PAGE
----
Beirut: June 5 marks the second anniversary of the diplomatic crisis between the Arab Quartet and Qatar.
Relations were suspended on June 5, 2017 over Qatar’s continued support for internationally-sanctioned non-state players like Hamas and the Muslim Brotherhood, and its alliance with both Iran and Turkey.
Qatar’s behaviour could no longer be tolerated, said the leaders of Saudi Arabia, UAE, Bahrain, and Egypt two years ago, claiming that in addition to upsetting security in the Gulf, Qatar was also promoting religious fanaticism and intolerance through terrorist groups like the Brotherhood and the editorial policy of the Doha-based Al Jazeera TV.
Two years down the road, however, nothing has changed.
The offices of Hamas in Doha remain wide open and its leaders still have unlimited access to the studios of Al Jazeera.
The Muslim Brotherhood is still a guest of the Emir of Qatar, Tamim Bin Hamad, and so is its aging spiritual godfather, Yousuf Al Qaradawi.
The editorial policy of Al Jazeera has not softened—let alone changed—and Qatari officialdom remains firmly allied to Tehran and Ankara.
In September 2017, Shaikh Tamim made himself clear at the General Assembly of the United Nations, saying that his country was going to remain “a save haven for the oppressed (in reference to Hamas and the Brotherhood).
That month, Qatari money was used to remove Al Qaradawi from the Interpol’s list of “wanted” criminals, accused of “theft” and “terrorism” by the Egyptian Government.
That same month, Sheikh Tamim opened the mosques of Doha for absentee prayers for Mohammad Mehdi Akef, the Brotherhood chief who died at a Cairo hospital.
Al Qaradawi led the prayers, with Khaled Meshaal of Hamas by his side, despite being “wanted” on all four corners of the globe.
It was a clear message from the Qataris that they had no intention of changing their behaviour, and that they had little regard for the worries and concerns of their Gulf neighbours.
Al Jazeera’s continued bias coverage
This policy was recently mirrored with the unwavering support that Al Jazeera is still showing to Al Houthis and the Brotherhood-backed Islah Party in Yemen, both engaged in fierce battles against the legitimate and internationally-recognised government of Abd Rabo Mansour Hadi.
They are also aggressively targeting Libyan Field Marshal Khalifa Haftar, who, with international backing, is marching on Tripoli to put an end to the Brotherhood-affiliated government and its militias.
Undermining security in the Gulf
Last month, the UAE filed a complaint against Qatar at the World Trade Organisation (WTO), objecting to a ban on Emirati products imposed by Doha.
The ban was a “flagrant violation” of the WTO charter, which calls for open market access and rules against discrimination.
Earlier, Qatar had hampered attempts by its citizens to travel to the UAE, blocking a website that allowed them to apply for visas.
Meanwhile, despite all tension, the UAE was still acting in good faith, releasing a Qatari vessel that entered its waters on 30 April, with four military personnel onboard.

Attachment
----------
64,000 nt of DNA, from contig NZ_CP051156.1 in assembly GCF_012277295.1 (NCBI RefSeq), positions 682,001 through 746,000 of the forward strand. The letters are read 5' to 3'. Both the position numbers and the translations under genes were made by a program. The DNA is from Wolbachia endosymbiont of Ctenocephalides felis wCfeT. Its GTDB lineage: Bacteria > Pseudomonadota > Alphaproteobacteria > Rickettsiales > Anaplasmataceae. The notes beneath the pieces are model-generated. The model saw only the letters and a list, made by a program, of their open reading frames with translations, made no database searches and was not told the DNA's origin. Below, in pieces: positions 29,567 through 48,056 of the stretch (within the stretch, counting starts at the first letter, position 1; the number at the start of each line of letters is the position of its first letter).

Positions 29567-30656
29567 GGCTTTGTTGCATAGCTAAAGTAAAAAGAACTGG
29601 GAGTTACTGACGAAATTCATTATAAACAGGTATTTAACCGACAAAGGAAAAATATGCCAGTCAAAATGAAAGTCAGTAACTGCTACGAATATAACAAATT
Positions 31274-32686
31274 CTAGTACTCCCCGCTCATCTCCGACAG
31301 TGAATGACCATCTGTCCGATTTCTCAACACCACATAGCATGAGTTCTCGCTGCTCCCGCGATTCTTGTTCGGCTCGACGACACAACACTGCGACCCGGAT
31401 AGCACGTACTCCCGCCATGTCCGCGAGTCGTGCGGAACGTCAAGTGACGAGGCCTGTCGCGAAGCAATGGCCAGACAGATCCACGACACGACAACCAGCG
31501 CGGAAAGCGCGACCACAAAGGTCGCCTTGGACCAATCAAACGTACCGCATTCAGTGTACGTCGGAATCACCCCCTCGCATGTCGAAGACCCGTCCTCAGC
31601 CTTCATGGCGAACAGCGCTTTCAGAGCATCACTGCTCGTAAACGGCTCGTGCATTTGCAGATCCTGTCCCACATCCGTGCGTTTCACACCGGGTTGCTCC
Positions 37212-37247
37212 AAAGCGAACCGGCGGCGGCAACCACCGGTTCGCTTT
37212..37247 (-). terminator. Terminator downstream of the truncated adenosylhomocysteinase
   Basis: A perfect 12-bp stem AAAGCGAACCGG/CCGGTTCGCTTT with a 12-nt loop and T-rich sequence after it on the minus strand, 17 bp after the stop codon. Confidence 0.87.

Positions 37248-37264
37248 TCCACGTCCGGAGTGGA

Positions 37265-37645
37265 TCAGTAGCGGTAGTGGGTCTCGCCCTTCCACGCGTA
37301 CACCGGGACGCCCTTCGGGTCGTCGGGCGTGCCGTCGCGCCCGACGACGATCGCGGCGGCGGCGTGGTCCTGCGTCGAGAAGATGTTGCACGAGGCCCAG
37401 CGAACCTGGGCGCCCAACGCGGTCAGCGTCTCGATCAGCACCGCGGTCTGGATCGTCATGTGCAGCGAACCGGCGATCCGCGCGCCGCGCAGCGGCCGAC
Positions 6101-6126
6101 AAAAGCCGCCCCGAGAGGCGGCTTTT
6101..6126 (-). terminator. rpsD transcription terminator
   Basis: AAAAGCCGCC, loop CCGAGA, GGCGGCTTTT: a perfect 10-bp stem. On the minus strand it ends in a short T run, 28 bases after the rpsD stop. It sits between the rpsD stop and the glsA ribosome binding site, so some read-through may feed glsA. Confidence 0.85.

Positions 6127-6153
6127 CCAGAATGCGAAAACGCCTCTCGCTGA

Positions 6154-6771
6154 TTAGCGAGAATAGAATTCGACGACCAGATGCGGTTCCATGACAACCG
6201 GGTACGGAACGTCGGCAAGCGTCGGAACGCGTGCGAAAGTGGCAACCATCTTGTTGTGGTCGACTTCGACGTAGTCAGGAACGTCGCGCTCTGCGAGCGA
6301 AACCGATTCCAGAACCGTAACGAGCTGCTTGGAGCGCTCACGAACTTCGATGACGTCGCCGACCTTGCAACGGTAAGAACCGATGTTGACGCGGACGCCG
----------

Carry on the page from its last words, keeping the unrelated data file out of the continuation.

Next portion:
It also did not expel Qatari nationals already living in the UAE, but only asked newcomers wanting to visit to obtain a visa beforehand—an internationally recognised and respected measure taken by all countries across the world.
On May 30, King Salman also acted in good faith, inviting Qatar to attend two summits in Mecca, aimed at discussing “aggression” in the Gulf after four oil tankers were sabotaged earlier in the month, near the Straits of Hormuz, off the coast of Al Fujairah.
Relations with Iran and Turkey
One month after the crisis started, Qatar re-established full diplomatic relations with Iran and welcomed Turkish troops on its territory.
In June 2018, it publicised a phone call between Tamim and President Hassan Rouhani, where the Qatari emir sought Iranian support against the Arab Quartet.
The Iranians have also sent food aid to Doha and gave its national carrier Qatar Airways rights to use Iranian—and more recently—Syrian airspace as of April 2019.
Last October, Turkish Foreign Minister Mevlut Cavusoglu said that bilateral relations between the two countries have reached an “ideal level.”
In February of this year, Turkey announced that it would be sending six Turkish-made military drones to the Qatari Armed Forces.
This was part of a 2018 deal that led to the training of 55 Qatari military personnel on drone command in Turkey and two-years of technical support from Ankara to Doha.
Bilateral trade between the two countries stands at $1.5 billion and is expected to rise to $5 billion USD.
Crisis will last a ‘few years’
“Qatar will not change its policies” boomed prominent Kuwaiti journalist Fouad Hashem, speaking to Gulf News.
“If it takes just one step back, a coup will happen in Qatar. The two Hamads (Hamad Bin Jassem and Hamad Bin Khalifa) came to power with a price; and that price was to carry out this scheme of tearing the Gulf apart.”
He also pointed out that the Brotherhood, which he describes as “the cat’s claws of Qatar”, was created to spread fanatic Islamist ideology across the region.
“Qatar needed them because it does not have enough citizens to do the job, investing in their wide network across the world.”
Hashem expected the crisis to last for another 2-3 years, saying that Qatar will expand its “criminality” into other parts of the Arab World, reaching into counties like Jordan, while still meddling in the affairs of Lebanon, Iraq, Palestine, and Gaza.
In December 2017, the Emir of Qatar hosted Michael Klein, president of the Zionist Organization of America (ZOA), trying to drum up Zionist support for its crisis with the Arab Quartet.
According to the Israeli daily Haaretz, Qatar had set aside $1.45 million to spread propaganda against its neighbours, and paid $100,000 USD to the ZOA.